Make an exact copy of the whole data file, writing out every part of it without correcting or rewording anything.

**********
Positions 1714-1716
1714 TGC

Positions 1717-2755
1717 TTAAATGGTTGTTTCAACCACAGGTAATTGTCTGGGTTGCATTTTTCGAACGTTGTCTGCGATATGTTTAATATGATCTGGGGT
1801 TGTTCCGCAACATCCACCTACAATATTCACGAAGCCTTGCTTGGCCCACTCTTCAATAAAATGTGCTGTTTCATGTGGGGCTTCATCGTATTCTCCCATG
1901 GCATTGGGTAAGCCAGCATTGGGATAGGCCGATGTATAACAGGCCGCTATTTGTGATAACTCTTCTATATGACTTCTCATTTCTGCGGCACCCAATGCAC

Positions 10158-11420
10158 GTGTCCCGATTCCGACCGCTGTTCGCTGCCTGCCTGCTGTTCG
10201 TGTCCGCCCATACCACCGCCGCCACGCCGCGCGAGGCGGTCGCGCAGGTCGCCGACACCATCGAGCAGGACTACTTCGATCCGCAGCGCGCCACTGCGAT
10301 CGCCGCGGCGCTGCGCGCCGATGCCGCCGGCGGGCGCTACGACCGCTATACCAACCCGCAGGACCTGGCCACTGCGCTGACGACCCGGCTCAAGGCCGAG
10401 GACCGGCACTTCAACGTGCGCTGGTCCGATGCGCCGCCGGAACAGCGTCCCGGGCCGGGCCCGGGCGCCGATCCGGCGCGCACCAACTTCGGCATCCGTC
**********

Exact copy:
Positions 1714-1716
1714 TGC

Positions 1717-2755
1717 TTAAATGGTTGTTTCAACCACAGGTAATTGTCTGGGTTGCATTTTTCGAACGTTGTCTGCGATATGTTTAATATGATCTGGGGT
1801 TGTTCCGCAACATCCACCTACAATATTCACGAAGCCTTGCTTGGCCCACTCTTCAATAAAATGTGCTGTTTCATGTGGGGCTTCATCGTATTCTCCCATG
1901 GCATTGGGTAAGCCAGCATTGGGATAGGCCGATGTATAACAGGCCGCTATTTGTGATAACTCTTCTATATGACTTCTCATTTCTGCGGCACCCAATGCAC

Positions 10158-11420
10158 GTGTCCCGATTCCGACCGCTGTTCGCTGCCTGCCTGCTGTTCG
10201 TGTCCGCCCATACCACCGCCGCCACGCCGCGCGAGGCGGTCGCGCAGGTCGCCGACACCATCGAGCAGGACTACTTCGATCCGCAGCGCGCCACTGCGAT
10301 CGCCGCGGCGCTGCGCGCCGATGCCGCCGGCGGGCGCTACGACCGCTATACCAACCCGCAGGACCTGGCCACTGCGCTGACGACCCGGCTCAAGGCCGAG
10401 GACCGGCACTTCAACGTGCGCTGGTCCGATGCGCCGCCGGAACAGCGTCCCGGGCCGGGCCCGGGCGCCGATCCGGCGCGCACCAACTTCGGCATCCGTC